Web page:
Enterprises embarking on the complex and error-prone process known as digital transformation are finding that networking is the most difficult piece of legacy infrastructure to transform. Not only was it the last hardware-centric component to go virtual, but it also requires a highly coordinated plan to upgrade key network components without affecting critical functions.
The fact remains that there can be no digital business model without a flexible network architecture. And many organizations are forging ahead with only a scant idea of how the network should change.
One of the fundamental aspects of network transformation is the way in which data itself is evolving, says Joan Wrabetz, vice president of strategic marketing for Western Digital’s Datacenter Systems unit. In the old days, data was mostly transactional and came from internal sources such as ERP and CRM solutions. In the new world, most data will be unstructured and will come from a variety of sources, including the cloud and the rising legions of customer devices. This means networks will have to become increasingly fast. They must dynamically support both broadband and narrowband connectivity and extend far beyond the data center or even the cloud provider, all while accommodating increasingly bursty workloads.
This is expected to create a multibillion dollar global network transformation market by the next decade. Research and Markets estimates that demand for digital-facing systems, solutions and services will climb more than ten-fold from today’s $6 billion to nearly $67 billion by 2022, representing compound annual growth on the order of 62 percent. Much of this will be driven by increased deployment of IT as a service offerings and a growing dependence on virtual infrastructure. It will also lead to greater collaboration between network vendors and providers in order to craft increasingly optimized solutions for key industry verticals.
Already, traditional networking firms are reworking their portfolios in order to accommodate digitally transformed enterprises. Dell EMC recently upgraded a suite of products around open, high-bandwidth, flexible fabric development both within the data center and on the wide area. The package includes the new S4200 Open Networking switch featuring deep buffering capabilities and large-table 10/100 GbE operations, as well as the OS10 Enterprise Edition automation stack that integrates private clouds, hyperconverged infrastructure and software-defined storage. As well, the company has teamed up with Silver Peak, VeloCloud and Versa Networks to create the Ready Nodes platform for accelerated SD-WAN adoption.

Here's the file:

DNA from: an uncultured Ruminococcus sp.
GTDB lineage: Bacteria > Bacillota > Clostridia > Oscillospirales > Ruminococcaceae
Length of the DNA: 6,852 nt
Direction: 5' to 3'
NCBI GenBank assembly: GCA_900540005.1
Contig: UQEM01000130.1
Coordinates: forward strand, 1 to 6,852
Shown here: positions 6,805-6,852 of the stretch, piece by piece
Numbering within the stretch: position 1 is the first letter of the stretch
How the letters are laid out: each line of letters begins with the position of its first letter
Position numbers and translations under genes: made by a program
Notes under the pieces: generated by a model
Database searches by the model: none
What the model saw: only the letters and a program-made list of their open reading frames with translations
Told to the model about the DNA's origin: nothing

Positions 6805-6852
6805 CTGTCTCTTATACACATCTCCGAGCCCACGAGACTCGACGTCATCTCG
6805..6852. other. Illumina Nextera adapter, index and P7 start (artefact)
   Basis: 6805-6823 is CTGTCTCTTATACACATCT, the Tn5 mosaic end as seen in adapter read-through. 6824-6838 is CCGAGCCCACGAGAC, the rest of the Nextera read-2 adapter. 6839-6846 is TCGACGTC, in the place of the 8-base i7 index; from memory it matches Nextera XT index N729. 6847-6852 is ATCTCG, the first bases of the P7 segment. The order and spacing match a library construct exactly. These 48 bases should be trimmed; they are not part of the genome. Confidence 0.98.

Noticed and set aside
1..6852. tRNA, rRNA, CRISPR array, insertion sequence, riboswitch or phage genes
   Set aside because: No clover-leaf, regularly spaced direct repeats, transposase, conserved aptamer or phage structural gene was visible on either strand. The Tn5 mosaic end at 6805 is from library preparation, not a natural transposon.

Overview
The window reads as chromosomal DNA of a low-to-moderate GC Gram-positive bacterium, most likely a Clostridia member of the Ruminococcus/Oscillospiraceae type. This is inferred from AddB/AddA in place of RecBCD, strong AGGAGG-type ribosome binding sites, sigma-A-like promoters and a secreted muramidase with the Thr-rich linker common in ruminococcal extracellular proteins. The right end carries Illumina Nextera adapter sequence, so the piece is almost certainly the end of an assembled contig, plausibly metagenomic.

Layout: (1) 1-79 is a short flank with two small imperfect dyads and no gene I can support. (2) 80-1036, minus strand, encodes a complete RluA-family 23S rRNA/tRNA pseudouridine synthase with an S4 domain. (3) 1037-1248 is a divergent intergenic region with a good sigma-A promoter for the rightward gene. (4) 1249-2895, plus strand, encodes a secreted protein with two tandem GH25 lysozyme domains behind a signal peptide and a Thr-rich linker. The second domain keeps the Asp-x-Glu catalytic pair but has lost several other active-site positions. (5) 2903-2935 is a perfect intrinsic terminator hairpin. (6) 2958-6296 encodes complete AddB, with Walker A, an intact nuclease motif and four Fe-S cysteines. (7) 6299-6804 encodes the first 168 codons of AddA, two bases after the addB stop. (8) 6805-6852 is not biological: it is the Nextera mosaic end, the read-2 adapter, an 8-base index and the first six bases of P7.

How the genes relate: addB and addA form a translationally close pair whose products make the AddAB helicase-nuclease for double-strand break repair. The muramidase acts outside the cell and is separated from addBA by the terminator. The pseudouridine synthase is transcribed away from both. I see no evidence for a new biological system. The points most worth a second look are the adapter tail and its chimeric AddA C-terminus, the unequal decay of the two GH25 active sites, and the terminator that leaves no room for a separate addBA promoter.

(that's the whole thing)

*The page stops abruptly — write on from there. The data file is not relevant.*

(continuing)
The key driver in digital transformation, of course, is the fear of being disrupted by a start-up with a smartphone app. Digital Realty’s Sherri Liebo notes that while technology has a way of yanking us out of our comfort zones, it ultimately leads to both personal and professional growth. At the moment, only one in five organizations has recast its networking strategy around digital transformation, even though firms that have taken this step are already seeing twice the rate of revenue growth. With hybrid, multi-cloud architectures quickly becoming the norm, firms that do not tailor their networks to the new reality have virtually no chance of succeeding in a digital economy. After all, disruption is only a problem for the disruptee, not the disruptor.
If the IT industry is like a forest, then digital transformation is like a fire. Sure, it does a lot of damage, but from the ashes, new opportunities emerge. And sometimes, one or more of the tallest, oldest trees collapses under its own weight, allowing countless others to make a mad dash toward the sun.
Arthur Cole is a freelance journalist with more than 25 years’ experience covering enterprise IT, telecommunications and other high-tech industries.